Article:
Filed under: Family meals
An interesting program for optimizing children’s health focuses on four specific behaviors that parents and children can use for health and wellness: Let’s Go!’s "5-2-1-0".
5—Eat at least five fruits and vegetables today – more is better!
2—Cut screen time down to two hours or less a day (no screen time for under age of two).
1—Participate in at least one hour of moderate to vigorous physical activity every day.
0—Zero sugar-sweetened sodas, sports drinks, and fruit drinks. Instead drink water and three or four servings a day of fat-free or one-percent milk.
For ideas about how to incorporate fruits and vegetables into daily meals, visit the MyPlate.gov KidsHealth website.
Young children need consistency and predictability in the environment in which they grow up. Maintaining consistent expectations with regards to education, work, and family responsibilities is crucial in a child’s healthy development, as well as for family relations. A great way to achieve a sense of consistency is to create family rituals. MilitaryOneSource suggests rituals such as reading letters aloud during dinner and eating together as a family.
The USDA announced on June 2, 2011, that its classic food guide Pyramid is being replaced with the easy-to-understand and interactive MyPlate. Using a “familiar mealtime visual,” MyPlate is intended to remind Americans about balancing meals with the five food groups: fruits, vegetables, grains, protein, and dairy. Based on the 2010 Dietary Guidelines, notable changes to the new guide are the inclusion of more fruits and vegetables, less grains, and the re-categorization of oils as providing “essential nutrients” but not appearing on the plate.
The result is a simple visual graphic of a balanced meal that families can use as a tool to make sure the portions of the major food groups are covered in meals. The simplicity of the graphic helps ALL family members, especially children, become more engaged in what and how much they should be eating. An interactive plate on the MyPlate website allows users to click on each section of the plate, which then displays a page for the selected food group with description, key message, and a list with pictures of single-serving sizes of some common foods in that group. These changes allow families to easily identify what a healthy, balanced meal looks like. Also featured is an Interactive Tools section that enables users to develop personalized plans and learn about specific healthy food choices. When all family members know the basics of healthy eating, mealtime can truly be a shared event.
MyPlate can also encourage family discussions about healthy foods, which can help develop good eating habits by all members of a family. For example, you can find out if there are any particular foods that family members like or dislike, and then find and offer alternatives in the specific food group of a disliked item. This will help eliminate the likelihood that someone will skip the essential healthy components of a meal. Get everyone excited and involved during mealtime! Fun meals shared as a family can promote healthy eating habits for children that they can carry into adulthood and can reinforce family bonding.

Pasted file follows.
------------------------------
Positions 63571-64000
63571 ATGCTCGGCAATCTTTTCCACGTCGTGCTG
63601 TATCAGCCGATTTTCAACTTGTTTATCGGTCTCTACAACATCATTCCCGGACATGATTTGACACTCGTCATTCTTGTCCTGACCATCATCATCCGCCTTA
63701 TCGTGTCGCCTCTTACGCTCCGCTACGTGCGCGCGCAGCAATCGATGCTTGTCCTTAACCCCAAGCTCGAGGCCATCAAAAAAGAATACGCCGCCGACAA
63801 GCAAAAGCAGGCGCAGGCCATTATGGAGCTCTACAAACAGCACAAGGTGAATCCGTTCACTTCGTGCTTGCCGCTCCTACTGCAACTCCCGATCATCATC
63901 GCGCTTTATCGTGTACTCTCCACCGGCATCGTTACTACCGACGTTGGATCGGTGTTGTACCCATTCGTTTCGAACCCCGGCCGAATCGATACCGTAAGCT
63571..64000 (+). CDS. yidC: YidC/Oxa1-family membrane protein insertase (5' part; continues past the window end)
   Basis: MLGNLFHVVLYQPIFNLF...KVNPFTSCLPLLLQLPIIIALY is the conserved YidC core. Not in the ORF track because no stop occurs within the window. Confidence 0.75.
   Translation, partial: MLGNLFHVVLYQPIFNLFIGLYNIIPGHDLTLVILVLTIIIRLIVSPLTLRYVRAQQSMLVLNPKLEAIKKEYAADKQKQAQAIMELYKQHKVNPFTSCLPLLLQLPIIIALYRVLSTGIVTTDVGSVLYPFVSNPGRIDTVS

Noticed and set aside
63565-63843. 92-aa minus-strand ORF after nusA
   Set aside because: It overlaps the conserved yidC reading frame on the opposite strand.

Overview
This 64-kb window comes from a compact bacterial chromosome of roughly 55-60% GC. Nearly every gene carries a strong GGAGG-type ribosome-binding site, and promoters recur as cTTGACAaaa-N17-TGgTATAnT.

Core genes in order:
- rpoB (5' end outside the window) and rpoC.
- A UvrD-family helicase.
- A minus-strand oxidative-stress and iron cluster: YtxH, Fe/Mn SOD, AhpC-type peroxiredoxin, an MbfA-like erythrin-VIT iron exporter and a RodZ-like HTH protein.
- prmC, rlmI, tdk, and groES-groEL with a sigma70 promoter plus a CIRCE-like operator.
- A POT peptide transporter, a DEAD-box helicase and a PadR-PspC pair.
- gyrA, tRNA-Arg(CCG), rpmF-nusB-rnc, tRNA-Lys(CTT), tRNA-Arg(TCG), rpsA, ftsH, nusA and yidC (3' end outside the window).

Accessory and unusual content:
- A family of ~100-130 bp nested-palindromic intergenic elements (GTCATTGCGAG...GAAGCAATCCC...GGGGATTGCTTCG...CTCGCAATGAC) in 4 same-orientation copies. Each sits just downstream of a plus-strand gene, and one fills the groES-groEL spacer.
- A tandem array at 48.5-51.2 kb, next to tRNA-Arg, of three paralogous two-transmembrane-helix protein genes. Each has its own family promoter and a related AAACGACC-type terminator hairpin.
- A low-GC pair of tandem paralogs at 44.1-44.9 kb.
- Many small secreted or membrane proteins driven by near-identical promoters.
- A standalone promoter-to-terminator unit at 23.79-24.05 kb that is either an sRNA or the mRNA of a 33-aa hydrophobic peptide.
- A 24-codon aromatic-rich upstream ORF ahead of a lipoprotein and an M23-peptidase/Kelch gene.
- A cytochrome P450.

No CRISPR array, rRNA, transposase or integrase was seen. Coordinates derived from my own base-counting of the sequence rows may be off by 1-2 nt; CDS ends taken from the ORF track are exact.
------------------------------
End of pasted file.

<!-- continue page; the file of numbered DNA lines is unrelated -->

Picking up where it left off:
Keep in mind that MyPlate isn’t designed as strict rule to be followed—it’s perfectly fine to have dairy products directly on the plate instead of in a cup. Desserts, which are currently placed in the “Empty Calories” section, are okay when consumed in moderation in appropriate portions. You may still have to seek out other sources for how to prepare foods in healthy ways and to determine for the nutrition content of many food items. The information on MyPlate should be used as a tool to build a foundation of knowledge about food choices and help set healthy eating goals for your family. Families should take this change as an opportunity to get the entire family involved in healthy eating.
Experts from MedicineNet, the American Dietetic Association, and the Cleveland Clinic developed a heart-healthy food pictures slideshow. Besides pictures, the slideshow also includes menu ideas to help you easily use these foods in your daily diet. The foods that protect against heart disease include: salmon, flaxseed, oatmeal, black or kidney beans, almonds, walnuts, red wine, tuna, tofu, brown rice, soy milk, blueberries, carrots, spinach, broccoli, sweet potatoes, red bell peppers, asparagus, oranges, tomatoes, acorn squash, cantaloupe, papaya, dark chocolate, and squash.
Eating with your family around the table is an effective way to bond, communicate, and even eat healthier! So, turn off the television and put all cell phones away during dinner time to improve family dynamics and health.
A recent study published in the Journal of Nutrition Education and Behavior found that 4th and 5th grade students ate more fruits and vegetables if they helped their family shop for them, and if their parent(s) ate fruits and vegetables the day before. The bottom line: eating fruits and vegetables helps us, and the children around us, be healthier.
A study published in the Journal of Health Psychology examined females age 9-19 and found that the more often a family eats together in childhood (i.e. before age 12), the more likely the adolescent is to exhibit effective coping skills, good communication skills AND the less likely they are to smoke and feel high levels of stress in late adolescence. For the full study, see Franko, D., Thompson, D., Affenito, S., Barton, B., & Striegel-Moore, R. (2008). What mediates the relationship between family meals and adolescent health issues?” Health Psychology, 27(2), S109-S117.